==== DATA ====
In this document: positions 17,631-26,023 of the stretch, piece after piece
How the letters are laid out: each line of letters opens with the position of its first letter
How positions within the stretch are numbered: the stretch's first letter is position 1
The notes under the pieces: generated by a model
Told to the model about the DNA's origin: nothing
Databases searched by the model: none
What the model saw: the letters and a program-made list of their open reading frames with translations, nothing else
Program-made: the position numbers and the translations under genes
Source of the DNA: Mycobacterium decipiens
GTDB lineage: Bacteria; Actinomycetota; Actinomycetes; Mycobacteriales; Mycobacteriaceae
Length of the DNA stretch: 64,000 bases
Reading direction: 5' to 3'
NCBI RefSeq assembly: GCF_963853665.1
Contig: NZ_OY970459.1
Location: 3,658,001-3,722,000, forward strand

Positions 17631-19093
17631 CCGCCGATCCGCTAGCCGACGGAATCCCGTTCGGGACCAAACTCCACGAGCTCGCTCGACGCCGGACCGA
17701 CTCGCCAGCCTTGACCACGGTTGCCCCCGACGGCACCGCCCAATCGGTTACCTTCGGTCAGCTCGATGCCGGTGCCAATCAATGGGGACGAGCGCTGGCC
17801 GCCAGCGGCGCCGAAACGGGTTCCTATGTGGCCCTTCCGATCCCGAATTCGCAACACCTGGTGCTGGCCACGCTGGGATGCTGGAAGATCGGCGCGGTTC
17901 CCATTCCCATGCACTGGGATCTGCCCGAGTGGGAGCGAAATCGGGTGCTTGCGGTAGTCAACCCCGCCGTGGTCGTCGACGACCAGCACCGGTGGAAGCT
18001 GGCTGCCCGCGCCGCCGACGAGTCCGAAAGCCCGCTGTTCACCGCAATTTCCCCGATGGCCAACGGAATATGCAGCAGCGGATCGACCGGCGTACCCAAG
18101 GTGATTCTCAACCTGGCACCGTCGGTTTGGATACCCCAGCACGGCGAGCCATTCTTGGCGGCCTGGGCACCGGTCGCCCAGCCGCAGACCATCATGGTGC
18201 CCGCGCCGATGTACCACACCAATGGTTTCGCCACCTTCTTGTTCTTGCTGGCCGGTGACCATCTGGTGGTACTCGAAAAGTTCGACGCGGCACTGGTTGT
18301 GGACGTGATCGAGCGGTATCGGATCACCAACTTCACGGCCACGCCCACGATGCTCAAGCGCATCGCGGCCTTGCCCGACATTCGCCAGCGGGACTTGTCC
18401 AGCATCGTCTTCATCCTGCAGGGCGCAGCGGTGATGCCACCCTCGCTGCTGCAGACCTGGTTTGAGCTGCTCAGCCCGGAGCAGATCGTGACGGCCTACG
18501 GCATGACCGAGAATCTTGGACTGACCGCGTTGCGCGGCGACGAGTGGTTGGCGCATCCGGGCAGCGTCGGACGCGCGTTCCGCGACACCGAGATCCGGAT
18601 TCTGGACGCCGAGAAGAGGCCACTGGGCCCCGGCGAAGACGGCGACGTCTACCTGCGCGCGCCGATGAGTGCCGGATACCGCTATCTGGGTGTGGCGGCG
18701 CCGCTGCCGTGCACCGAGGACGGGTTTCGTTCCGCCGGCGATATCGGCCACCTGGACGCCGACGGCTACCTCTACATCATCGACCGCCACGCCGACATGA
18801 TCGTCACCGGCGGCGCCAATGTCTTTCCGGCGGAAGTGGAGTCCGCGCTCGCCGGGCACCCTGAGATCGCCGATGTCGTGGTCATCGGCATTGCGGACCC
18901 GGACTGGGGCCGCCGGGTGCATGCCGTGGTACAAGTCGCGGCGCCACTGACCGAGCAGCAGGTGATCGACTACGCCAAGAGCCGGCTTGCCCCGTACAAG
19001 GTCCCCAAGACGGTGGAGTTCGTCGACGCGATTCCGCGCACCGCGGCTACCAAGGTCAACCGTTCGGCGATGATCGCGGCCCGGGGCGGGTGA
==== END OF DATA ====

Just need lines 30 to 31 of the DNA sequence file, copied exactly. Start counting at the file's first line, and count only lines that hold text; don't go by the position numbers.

18901 GGACTGGGGCCGCCGGGTGCATGCCGTGGTACAAGTCGCGGCGCCACTGACCGAGCAGCAGGTGATCGACTACGCCAAGAGCCGGCTTGCCCCGTACAAG
19001 GTCCCCAAGACGGTGGAGTTCGTCGACGCGATTCCGCGCACCGCGGCTACCAAGGTCAACCGTTCGGCGATGATCGCGGCCCGGGGCGGGTGA